The defining feature of the Atardovision system is, in Brinegar's words, “limited control.” The console is supposedly outfitted with a five-pound steel single-button controller with “electroshock capabilities.” Paired with the relentlessly dark 3-inch cartridges intended for “play” on the system and the fact that audiences will never actually get to “play” the things, the effect is not so much joy and wonder but existential horror, or at least a needling unease. Indeed, despite their bright colors and often blackly humorous dialogue, these games seem anything but fun.

Their characters originate primarily from the first book of Samuel, modified by liberal doses of Greek myth and the American monster movies of the mid-twentieth century, as filtered through video games like “The Battle of Olympus” and “Castlevania.” Saul returns as Count Dracula after being killed. Pegasus is birthed from the blood-spurting neck of a freshly beheaded gorgon, then meets up with King David and flies through Olympus, or “Rainbow Pegasus Land.” Witches, vampire ponies, ghosts, and Perseus all make an appearance, joined at least once by Sacco and Vanzetti.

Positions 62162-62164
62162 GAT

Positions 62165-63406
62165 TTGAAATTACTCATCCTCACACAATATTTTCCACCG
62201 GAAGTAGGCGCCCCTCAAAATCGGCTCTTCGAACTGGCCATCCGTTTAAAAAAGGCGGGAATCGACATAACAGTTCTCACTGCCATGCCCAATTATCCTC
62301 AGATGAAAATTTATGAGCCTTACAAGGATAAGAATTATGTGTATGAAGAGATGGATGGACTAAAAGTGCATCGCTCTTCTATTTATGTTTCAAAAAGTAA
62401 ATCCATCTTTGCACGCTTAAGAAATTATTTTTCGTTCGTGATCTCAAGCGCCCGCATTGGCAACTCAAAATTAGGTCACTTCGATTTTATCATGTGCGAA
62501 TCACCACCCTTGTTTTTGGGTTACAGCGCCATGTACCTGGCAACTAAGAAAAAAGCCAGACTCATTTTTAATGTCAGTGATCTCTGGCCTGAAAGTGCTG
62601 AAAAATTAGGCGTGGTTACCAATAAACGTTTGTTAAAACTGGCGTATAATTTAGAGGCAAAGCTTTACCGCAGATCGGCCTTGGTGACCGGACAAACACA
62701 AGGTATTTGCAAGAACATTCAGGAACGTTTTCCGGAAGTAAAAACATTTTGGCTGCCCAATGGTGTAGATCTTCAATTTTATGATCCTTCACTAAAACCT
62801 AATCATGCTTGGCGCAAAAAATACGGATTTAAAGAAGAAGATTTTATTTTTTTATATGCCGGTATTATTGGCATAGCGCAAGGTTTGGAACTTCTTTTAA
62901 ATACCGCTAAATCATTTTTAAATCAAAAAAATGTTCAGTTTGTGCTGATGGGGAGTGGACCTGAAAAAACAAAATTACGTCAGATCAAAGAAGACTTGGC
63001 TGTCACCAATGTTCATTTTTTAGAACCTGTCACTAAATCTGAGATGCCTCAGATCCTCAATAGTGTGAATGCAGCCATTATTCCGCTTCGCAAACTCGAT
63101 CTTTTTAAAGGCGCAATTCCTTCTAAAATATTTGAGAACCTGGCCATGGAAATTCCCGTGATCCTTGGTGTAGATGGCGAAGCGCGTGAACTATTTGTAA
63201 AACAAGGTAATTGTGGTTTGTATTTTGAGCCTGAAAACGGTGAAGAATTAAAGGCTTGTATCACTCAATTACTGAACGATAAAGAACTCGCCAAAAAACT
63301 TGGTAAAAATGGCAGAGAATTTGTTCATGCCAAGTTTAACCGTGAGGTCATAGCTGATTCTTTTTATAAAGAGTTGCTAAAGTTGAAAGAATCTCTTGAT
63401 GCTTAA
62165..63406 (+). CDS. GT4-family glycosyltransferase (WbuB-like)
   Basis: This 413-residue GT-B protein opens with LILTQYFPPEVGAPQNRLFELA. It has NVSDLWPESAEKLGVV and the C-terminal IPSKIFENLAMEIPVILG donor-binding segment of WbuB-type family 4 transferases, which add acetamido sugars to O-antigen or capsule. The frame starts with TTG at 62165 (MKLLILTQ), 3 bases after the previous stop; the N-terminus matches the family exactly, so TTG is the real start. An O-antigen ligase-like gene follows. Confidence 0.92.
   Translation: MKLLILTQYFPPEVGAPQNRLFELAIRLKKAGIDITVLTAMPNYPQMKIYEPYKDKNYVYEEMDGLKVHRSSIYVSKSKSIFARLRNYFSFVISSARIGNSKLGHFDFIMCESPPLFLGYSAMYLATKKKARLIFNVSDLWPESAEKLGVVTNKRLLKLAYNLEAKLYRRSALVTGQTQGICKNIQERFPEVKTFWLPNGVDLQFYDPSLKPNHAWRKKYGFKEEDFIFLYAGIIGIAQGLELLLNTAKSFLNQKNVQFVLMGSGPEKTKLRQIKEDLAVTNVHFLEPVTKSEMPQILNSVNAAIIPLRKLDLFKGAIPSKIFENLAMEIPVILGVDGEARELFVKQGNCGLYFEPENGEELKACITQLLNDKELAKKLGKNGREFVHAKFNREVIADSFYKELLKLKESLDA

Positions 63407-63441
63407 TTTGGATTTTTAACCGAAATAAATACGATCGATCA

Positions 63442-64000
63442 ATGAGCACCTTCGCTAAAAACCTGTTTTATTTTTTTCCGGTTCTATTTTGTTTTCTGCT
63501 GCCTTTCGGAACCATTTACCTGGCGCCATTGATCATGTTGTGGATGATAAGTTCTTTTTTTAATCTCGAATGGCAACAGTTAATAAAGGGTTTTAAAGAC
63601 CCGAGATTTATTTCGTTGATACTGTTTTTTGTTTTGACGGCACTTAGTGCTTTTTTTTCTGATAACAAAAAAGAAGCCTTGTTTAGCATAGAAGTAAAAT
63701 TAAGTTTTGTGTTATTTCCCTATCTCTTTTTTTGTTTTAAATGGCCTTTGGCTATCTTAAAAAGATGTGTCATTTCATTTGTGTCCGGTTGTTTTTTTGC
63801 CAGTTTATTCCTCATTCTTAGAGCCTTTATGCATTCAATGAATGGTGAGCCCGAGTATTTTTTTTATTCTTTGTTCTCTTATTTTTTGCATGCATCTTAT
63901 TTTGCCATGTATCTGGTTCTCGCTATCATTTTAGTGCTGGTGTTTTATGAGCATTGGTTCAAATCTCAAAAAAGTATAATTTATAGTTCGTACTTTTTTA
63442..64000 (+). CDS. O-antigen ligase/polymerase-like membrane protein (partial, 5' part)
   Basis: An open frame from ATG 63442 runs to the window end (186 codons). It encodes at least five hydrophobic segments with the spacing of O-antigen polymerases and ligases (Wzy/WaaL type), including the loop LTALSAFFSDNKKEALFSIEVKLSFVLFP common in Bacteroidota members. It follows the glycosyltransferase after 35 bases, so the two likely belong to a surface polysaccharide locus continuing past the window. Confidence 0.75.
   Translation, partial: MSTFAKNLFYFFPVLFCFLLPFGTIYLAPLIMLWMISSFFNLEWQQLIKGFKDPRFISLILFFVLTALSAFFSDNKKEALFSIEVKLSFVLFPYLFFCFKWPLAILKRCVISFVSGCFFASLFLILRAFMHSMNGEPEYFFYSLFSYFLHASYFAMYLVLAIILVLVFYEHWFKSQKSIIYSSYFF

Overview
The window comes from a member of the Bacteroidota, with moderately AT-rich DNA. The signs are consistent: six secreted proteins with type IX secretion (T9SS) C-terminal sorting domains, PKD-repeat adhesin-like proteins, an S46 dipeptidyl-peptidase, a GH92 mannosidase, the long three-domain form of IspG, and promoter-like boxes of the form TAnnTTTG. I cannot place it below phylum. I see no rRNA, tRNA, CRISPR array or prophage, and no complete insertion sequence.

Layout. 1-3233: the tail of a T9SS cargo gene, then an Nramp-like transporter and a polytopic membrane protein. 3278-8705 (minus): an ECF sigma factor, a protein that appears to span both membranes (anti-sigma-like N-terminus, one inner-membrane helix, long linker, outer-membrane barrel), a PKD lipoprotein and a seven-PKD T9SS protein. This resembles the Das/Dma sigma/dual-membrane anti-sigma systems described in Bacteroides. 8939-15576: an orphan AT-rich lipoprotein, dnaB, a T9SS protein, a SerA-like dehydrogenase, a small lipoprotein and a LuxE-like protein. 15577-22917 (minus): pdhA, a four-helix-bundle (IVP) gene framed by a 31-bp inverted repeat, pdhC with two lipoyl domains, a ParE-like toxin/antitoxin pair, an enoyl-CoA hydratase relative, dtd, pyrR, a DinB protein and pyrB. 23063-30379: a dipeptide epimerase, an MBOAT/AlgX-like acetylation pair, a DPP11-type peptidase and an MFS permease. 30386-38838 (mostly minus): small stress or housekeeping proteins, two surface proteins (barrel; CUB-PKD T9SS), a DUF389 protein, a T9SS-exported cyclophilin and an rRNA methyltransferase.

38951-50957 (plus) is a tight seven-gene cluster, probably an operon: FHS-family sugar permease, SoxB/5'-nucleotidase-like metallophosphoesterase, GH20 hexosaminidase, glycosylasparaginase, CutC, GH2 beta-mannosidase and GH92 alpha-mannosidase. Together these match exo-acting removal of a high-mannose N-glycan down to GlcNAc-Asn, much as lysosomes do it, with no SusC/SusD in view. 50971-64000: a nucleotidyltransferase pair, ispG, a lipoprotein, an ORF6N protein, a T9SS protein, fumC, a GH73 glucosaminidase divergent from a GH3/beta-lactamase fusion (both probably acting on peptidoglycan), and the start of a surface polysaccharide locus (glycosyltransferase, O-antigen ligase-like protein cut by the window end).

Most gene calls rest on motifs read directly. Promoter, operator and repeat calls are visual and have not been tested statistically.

Asked about the religious imagery in the games, Brinegar demurs: “I like to think that I treat anybody's story equally, but I have a lot more familiarity with the Bible than I do with any other ancient book.” Raised a Seventh Day Adventist, Brinegar says that familiarity has certainly bred disillusion, but not contempt. He sees no reason to hide from his influences. “We just happen to know a lot about the Lord,” he said. His games reflect both affection for the Bible's stories and a mischievous humor regarding their place in his imagination.

Then, of course, there's the music. Though David's Pegasus boasts the full-bodied conception and multimedia execution of an art project, it's a band first and foremost. “I feel like sometimes we're turning into the Saturday morning cartoon that's based on the band,” joked bassist Paul Wolf. “Or maybe the video game that's based on the cartoon that's based on the band.”